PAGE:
Volume 110, Nº 1, January 2018
Correlation of Electrocardiographic Changes with Cardiac Magnetic Resonance Findings in Patients with Hypertrophic Cardiomyopathy
Gabriela Miana de Mattos Paixão
Horácio Eduardo Veronesi
Halsted Alarcão Gomes Pereira da Silva
José Nunes de Alencar Neto
Carolina de Paulo Maldi
Luciano de Figueiredo Aguiar Filho
Ibrahim Masciarelli Francisco Pinto
Francisco Faustino de Albuquerque Carneiro de França
Edileide de Barros Correia
Figure 1 – Segmentação ventricular esquerda proposta pela American Heart Association
Background: Electrocardiogram is the initial test in the investigation of heart disease. Electrocardiographic changes in hypertrophic cardiomyopathy have no set pattern, and correlates poorly with echocardiographic findings. Cardiac magnetic resonance imaging has been gaining momentum for better assessment of hypertrophy, as well as the detection of myocardial fibrosis.
Objectives: To correlate the electrocardiographic changes with the location of hypertrophy in hypertrophic cardiomyopathy by cardiac magnetic resonance.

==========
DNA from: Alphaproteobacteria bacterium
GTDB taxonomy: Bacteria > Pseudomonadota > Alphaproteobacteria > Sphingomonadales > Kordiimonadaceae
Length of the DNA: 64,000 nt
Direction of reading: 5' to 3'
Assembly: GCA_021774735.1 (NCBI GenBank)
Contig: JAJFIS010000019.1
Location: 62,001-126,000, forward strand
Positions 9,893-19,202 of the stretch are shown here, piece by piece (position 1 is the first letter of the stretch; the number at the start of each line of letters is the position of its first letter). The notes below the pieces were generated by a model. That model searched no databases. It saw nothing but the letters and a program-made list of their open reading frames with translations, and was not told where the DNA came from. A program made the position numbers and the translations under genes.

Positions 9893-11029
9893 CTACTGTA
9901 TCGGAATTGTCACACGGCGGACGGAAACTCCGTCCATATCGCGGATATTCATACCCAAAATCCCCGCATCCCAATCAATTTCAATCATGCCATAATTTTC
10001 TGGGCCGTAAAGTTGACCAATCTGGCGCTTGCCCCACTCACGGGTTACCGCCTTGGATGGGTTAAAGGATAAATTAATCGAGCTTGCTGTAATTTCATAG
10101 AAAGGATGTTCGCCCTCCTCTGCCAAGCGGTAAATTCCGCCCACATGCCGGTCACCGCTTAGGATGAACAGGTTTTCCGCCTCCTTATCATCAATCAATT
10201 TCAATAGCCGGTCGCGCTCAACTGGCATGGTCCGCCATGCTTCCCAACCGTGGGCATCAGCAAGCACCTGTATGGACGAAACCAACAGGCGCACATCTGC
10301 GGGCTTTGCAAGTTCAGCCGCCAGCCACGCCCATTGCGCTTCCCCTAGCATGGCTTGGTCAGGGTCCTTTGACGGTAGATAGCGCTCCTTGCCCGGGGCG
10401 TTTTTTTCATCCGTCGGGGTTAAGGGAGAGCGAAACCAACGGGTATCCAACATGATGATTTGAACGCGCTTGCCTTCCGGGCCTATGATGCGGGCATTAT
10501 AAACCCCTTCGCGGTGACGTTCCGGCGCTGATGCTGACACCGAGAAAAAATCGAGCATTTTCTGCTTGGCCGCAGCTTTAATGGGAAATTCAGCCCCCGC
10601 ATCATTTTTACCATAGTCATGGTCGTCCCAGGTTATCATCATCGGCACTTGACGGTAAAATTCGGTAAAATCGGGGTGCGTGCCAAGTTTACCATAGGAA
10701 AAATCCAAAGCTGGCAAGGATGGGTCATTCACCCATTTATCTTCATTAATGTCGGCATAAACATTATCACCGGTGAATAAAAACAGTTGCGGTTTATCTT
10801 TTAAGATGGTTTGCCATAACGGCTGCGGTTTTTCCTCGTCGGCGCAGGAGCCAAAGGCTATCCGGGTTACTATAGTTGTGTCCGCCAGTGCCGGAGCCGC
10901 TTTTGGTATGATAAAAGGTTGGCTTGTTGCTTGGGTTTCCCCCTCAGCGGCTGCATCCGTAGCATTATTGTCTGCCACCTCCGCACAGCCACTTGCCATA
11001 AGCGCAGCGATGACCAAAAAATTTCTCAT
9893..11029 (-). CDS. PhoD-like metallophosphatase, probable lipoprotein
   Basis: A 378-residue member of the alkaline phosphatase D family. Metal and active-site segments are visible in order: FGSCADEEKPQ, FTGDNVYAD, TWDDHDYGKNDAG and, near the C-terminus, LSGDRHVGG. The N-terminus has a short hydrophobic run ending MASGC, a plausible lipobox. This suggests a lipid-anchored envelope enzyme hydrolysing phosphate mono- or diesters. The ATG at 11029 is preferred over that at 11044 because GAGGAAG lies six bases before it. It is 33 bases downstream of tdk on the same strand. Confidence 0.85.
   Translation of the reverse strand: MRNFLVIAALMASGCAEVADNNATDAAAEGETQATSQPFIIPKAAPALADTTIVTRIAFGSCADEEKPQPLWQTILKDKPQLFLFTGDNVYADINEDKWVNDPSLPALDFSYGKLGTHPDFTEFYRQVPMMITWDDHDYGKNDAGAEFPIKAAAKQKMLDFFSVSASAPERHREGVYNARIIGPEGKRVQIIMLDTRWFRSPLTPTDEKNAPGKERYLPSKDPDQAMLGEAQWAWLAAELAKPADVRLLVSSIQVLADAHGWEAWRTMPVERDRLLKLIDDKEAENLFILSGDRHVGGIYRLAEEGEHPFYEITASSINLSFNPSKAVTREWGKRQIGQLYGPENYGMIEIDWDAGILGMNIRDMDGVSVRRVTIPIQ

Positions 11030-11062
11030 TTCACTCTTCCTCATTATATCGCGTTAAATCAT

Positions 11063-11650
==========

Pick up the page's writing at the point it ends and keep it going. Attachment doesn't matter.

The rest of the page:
Methods: This descriptive cross-sectional study evaluated 68 patients with confirmed diagnosis of hypertrophic cardiomyopathy by cardiac magnetic resonance. The patients’ electrocardiogram was compared with the location of the greatest myocardial hypertrophy by cardiac magnetic resonance. Statistical significance level of 5% and 95% confidence interval were adopted.
Results: Of 68 patients, 69% had septal hypertrophy, 21% concentric and 10% apical hypertrophies. Concentric hypertrophy showed the greatest myocardial fibrosis mass (p < 0.001) and the greatest R wave size in D1 (p = 0.0280). The amplitudes of R waves in V5 and V6 (p = 0.0391, p = 0.0148) were higher in apical hypertrophy, with statistical significance. Apical hypertrophy was also associated with higher T wave negativity in D1, V5 and V6 (p < 0.001). Strain pattern was found in 100% of the patients with apical hypertrophy (p < 0.001).
Conclusion: The location of myocardial hypertrophy by cardiac magnetic resonance can be correlated with electrocardiographic changes, especially for apical hypertrophy. (Arq Bras Cardiol. 2018; 110(1):52-59)
Keywords: Hypertrophic cardiomyopathy / genetic; Electrocardiography; Magnetic Resonance Spectroscopy.